1579. Robert Southey to Walter Savage Landor, 9 February 1809 *
My dear Landor,
You have a bill coming before Parliament.  – The Speakers Secretary happens to be one of my very intimate friends, & one of the men in the world for whom I have the highest respect. It may be some convenience to you upon this occasion to know him, because he can give you every necessary information respecting Parliamentary business, & thus perhaps spare you some needless troubles, – & there needs no other introduction than knocking at his door & sending up your name, with which he is well acquainted. Rickman is his name, & you will find it over his door, in St Stephens Court, New Palace Yard, – next door to the Speakers. I will tell you what kind of man he is. His outside has so little polish about it, that once having gone from Christ-Church to Pool in his own boat, he was taken by the press-gang, – his robust figure, hard-working hands, & hoarse voice all tending to deceive them. A little of this is worn off. He is the strongest & clearest headed man that I have ever known, – pondere, numero & mensura is his motto,  – but to all things he carries the same reasoning & investigating intellect as to mathematical science, & will find out in Homer & the Bible facts necessarily to be inferred from the text, & which yet have as little been supposed to be there intimated, as the existence of metal was suspected in potash before Davy detected it there.  I have often said that I learnt how to see for the purposes of poetry from Gebir,  – how to read for the purposes of history from Rickman. – His manners are stoical, they are like the husk of the cocoa-nut, & his inner nature is like the milk within its kernel. When I go to London I am always his guest, – he gives me but half his hand when he welcomes me at the door, – but I have his whole heart; – & there is not that thing in the world which he thinks would serve or gratify me that he does not do for me, – unless it be something which he thinks I can as well do myself. The subject which he best understands is political economy. Were there but half a dozen such men in the House of Commons, there would be courage, virtue & wisdom enough there to save this country from that revolution to which it is so certainly approaching.
I should not have written just now had it not been to mention Rickman, thinking that you may find it useful to know him. For I wished when writing to tell you of Kehama,  – & a good many interruptions have occurred to delay my progress, indispositions of my own, or of the childrens, this latter the only things concerning which I am anxious over much. At present my wife is seriously ill, – & when I shall be sufficiently at rest to do any thing God knows. Another heat will finish the poem
I hope you will not return to Spain. What is to be done in that country must be behind stone-walls, not in the open field. Moore  should have dispersed the army among the strong frontier towns from the Minho to the Guadiana, & then have worn out the patience of the French, while we fitted out a greater army to relieve him. I do not abate a jot of heart or hope, as to the ultimate issue of the struggle. Nay I am, & ever have been fully persuaded that if we landed 100,000 men near Bilbao, seized the passes, shut the French in Spain, & landed 50,000 more to fight them there we should then have a campaign to which the world has never seen xxx a parallel since the Battle of Platæa.  But we are palsied at home. There is not one statesman among us who has either wisdom or virtue.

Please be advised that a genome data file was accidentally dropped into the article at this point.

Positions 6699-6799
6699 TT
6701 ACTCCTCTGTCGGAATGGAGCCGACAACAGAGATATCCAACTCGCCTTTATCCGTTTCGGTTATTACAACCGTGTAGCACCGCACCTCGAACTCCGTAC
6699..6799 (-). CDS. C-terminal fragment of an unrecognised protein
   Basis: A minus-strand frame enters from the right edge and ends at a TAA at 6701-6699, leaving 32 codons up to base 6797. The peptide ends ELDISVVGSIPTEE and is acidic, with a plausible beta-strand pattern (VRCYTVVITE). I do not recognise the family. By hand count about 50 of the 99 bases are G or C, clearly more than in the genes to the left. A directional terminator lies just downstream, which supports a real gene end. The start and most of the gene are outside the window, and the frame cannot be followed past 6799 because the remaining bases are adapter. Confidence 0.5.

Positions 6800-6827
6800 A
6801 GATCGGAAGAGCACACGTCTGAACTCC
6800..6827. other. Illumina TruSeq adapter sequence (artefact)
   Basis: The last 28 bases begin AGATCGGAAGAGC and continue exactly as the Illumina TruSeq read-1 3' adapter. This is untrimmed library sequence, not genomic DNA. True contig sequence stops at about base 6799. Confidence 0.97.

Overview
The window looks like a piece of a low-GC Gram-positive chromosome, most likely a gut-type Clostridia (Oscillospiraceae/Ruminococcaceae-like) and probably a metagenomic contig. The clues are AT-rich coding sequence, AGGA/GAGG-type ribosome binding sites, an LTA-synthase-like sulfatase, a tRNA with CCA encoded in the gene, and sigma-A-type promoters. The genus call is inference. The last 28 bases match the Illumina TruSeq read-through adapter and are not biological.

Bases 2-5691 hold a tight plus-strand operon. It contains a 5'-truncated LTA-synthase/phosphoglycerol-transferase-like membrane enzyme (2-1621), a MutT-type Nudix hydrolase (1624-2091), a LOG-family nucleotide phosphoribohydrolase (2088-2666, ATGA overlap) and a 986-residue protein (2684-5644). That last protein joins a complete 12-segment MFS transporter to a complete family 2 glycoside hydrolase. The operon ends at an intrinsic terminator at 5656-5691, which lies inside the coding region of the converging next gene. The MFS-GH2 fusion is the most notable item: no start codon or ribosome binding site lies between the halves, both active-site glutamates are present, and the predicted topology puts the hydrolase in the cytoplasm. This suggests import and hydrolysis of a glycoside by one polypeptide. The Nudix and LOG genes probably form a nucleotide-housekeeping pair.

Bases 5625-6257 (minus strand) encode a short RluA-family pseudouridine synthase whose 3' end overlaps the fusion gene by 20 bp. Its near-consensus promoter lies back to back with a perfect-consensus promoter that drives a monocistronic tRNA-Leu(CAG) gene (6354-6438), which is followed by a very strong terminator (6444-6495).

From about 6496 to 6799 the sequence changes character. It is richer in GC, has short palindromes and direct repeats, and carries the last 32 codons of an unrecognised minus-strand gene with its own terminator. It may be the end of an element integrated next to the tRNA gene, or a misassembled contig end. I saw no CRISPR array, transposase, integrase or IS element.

My Uncle Mr Hill, is settled at his parsonage at Staunton-upon-Wye,  – in that part of the world to which your cedar plantation will give new beauty, – & your name new interest when those cedars shall have given place to their offspring, – it is possible that you have no other neighbour so well informed within the same distance.  Next year, God willing, I shall travel to the south, & halt with him, – it is likely that I may then find you out either at Llantony, or somewhere in the course of a wide circuit. Meantime I will still hope that some fair breeze of inclination may send you xxx here to talk about Spain, to plan a great poem, & to cruise with me about Derwentwater.
God bless you
Feby 9. 1809. Keswick.
* Address: To/ Walter Savage Landor Esqr/ 9 South Parade./
Stamped: KESWICK/ 298
Seal: [partial] S
MS: Victoria and Albert Museum, National Art Library Manuscripts, MS Forster 48 D.32 MS 4. ALS; 4p.
Previously published: Charles Cuthbert Southey (ed.), Life and Correspondence of Robert Southey, 6 vols (London, 1849–1850), III, pp. 215–217; John Wood Warter (ed.), Selections from the Letters of Robert Southey, 4 vols (London, 1856), II, pp. 125–128. BACK
 Landor required an Act of Parliament to be allowed to demolish buildings and build a house at his newly-purchased estate, the former priory at Llanthony, near Abergavenny, Wales. The Act was passed later in 1809. BACK
 Sir John Moore (1761–1809; DNB), Scottish General with a long and varied military career. He was also MP for Lanark Burghs 1784–1790. After the controversial Convention of Cintra (1808), Moore was given the command of the British troops in the Iberian peninsula. He was fatally wounded at the Battle of Corunna on 16 January 1809. BACK